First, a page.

MONEY TALKS: The council has announced a $100 rates rebate measure to provide COVID-19 financial relief.
MONEY TALKS: The council has announced a $100 rates rebate measure to provide COVID-19 financial relief.

EXPLAINED: Who will get $100 off rates this year

PEOPLE who live in their own homes have emerged as the big winners in this year’s council budget, while investors miss out on rates relief.

A $100 rates rebate, available to all owner/occupiers on the Fraser Coast, was one of the centrepieces of the 2020/21 council budget, Mayor George Seymour said.

The rebate comes in addition to the $175 concession already available to pensioners.

Overall, the council will collect $2.6 million more in general rates this year than in 2019/20, representing a 3.5 per cent increase.

The Chronicle understands the increased general rates revenue is due to the council collecting rates from more properties, as well as higher State Government land valuations.

This increase will be offset by the rates rebate package, which accounts for $3 million of the council’s $359 million budget spend.

Cr Seymour said the rebate, included in the budget as a coronavirus relief measure, meant three quarters of Fraser Coast residents would pay the same as, or less than their rates last year.

“Almost 30,000 people who live in their own homes will receive $100 off their July rates notice,” Cr Seymour said.

Increased State Government land valuations will mean some residents will experience a rise in their rates, he said.

“We’re doing what we can to reduce the individual impacts of higher State Government land valuations through our $100 COVID-19 rates rebate, freezing the minimum rate and the rate in the dollar, and maintaining our rates capping policy,” Cr Seymour said.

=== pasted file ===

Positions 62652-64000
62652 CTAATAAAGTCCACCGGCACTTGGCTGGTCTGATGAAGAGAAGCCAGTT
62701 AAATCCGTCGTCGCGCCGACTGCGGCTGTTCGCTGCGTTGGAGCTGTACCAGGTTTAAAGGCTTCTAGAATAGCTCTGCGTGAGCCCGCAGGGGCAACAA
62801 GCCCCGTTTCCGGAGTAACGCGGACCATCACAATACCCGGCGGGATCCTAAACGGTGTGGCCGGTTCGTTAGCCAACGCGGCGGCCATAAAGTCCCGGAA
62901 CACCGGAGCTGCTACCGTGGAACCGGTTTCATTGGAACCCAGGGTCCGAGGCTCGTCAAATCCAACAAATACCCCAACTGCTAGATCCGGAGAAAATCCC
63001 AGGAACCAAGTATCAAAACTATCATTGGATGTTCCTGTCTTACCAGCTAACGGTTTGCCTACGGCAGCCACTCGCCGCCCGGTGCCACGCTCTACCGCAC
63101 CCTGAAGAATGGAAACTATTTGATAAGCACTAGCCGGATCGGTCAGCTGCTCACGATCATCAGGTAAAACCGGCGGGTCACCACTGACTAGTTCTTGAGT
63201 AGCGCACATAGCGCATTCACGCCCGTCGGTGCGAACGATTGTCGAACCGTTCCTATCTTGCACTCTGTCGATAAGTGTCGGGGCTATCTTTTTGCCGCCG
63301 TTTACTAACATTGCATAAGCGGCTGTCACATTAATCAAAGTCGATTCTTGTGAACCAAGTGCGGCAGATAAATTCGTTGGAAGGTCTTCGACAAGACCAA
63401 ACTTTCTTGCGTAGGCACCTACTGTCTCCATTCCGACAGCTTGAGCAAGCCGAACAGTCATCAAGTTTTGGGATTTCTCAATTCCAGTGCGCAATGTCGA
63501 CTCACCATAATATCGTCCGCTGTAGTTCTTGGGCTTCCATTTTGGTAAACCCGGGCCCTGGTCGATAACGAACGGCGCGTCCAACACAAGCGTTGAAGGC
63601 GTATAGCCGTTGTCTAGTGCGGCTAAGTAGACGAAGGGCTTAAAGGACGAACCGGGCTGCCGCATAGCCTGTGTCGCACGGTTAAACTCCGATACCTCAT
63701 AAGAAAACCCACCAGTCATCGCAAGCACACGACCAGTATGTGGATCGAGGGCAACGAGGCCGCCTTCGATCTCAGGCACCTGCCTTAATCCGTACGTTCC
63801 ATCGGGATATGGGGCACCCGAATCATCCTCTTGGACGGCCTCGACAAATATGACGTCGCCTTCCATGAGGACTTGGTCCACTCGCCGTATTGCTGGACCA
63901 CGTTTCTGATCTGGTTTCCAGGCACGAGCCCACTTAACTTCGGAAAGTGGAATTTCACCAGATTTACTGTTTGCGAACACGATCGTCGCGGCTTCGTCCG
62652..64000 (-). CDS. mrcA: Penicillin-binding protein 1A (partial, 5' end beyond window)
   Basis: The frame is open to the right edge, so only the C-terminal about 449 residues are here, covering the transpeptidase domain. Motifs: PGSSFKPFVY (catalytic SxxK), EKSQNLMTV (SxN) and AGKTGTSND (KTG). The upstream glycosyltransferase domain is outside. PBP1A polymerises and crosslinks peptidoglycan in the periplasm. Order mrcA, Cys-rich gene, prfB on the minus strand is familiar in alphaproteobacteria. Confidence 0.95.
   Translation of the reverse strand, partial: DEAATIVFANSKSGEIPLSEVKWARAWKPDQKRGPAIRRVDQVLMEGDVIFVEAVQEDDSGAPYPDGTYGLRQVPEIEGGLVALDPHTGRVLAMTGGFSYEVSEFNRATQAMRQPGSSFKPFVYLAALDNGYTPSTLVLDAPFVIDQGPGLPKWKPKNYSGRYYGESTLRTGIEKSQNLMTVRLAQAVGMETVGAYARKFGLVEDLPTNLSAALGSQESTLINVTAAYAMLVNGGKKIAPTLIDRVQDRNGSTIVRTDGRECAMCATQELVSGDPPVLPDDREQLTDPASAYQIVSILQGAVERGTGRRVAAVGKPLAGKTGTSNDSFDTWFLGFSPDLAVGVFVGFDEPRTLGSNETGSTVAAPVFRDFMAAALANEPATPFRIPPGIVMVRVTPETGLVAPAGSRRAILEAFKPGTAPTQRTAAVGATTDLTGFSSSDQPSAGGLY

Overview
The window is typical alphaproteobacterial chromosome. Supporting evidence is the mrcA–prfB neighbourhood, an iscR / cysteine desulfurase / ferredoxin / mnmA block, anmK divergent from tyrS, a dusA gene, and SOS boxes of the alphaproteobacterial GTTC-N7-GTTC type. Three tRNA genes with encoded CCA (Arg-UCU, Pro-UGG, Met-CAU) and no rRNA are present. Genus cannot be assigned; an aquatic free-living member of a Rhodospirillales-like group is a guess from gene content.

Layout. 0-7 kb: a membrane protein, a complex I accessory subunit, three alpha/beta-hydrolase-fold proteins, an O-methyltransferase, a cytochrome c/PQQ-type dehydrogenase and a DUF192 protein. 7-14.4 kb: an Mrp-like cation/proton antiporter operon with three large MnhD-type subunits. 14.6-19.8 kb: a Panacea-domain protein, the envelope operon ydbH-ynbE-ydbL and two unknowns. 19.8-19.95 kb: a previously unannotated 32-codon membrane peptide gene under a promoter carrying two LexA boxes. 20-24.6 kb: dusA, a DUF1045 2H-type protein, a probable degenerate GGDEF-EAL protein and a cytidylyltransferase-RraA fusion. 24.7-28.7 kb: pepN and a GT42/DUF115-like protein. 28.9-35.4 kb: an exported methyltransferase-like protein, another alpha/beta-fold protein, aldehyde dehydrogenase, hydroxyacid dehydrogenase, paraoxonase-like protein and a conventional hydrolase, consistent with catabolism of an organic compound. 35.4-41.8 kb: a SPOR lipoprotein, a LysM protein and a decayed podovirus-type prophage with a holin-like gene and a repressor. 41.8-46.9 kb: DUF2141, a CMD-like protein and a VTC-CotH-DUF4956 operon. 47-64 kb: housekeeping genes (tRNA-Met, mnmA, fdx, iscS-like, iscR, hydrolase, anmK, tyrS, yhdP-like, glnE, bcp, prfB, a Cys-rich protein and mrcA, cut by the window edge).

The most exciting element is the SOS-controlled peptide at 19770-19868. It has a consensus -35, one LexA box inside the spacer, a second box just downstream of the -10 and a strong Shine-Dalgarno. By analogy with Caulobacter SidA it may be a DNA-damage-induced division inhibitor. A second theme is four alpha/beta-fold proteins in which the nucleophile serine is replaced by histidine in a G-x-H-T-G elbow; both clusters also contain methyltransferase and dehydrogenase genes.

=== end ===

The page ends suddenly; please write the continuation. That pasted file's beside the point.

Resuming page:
Deputy Mayor Darren Everard said while the rates rebate was welcome relief for those who lived in their own homes, it would be disappointing for other property owners.

He said the council’s forecast $7 million deficit meant the rebate had to capped.

“That is a hard one and there was a fair bit of conversation around that in the budget process,” Cr Everard said.

“The package we’ve done is for the owner/occupiers.

“We would love to help everyone but we’ve got a deficit.

“We can’t just go open slather. The more we give away, the more services we have to cut.”

Cr Seymour said the budget also included a 3 per cent increase in water and wastewater charges to help pay for treatment plant upgrades.

“With the Fraser Coast’s current population of 110,000 people expected to grow to almost 150,000 by 2036, it’s important the  council continues to invest in new and improved water and sewerage treatment plants,” he said.

For the average property with average water use, the increased charges this year will mean about an extra 93 cents a week.”



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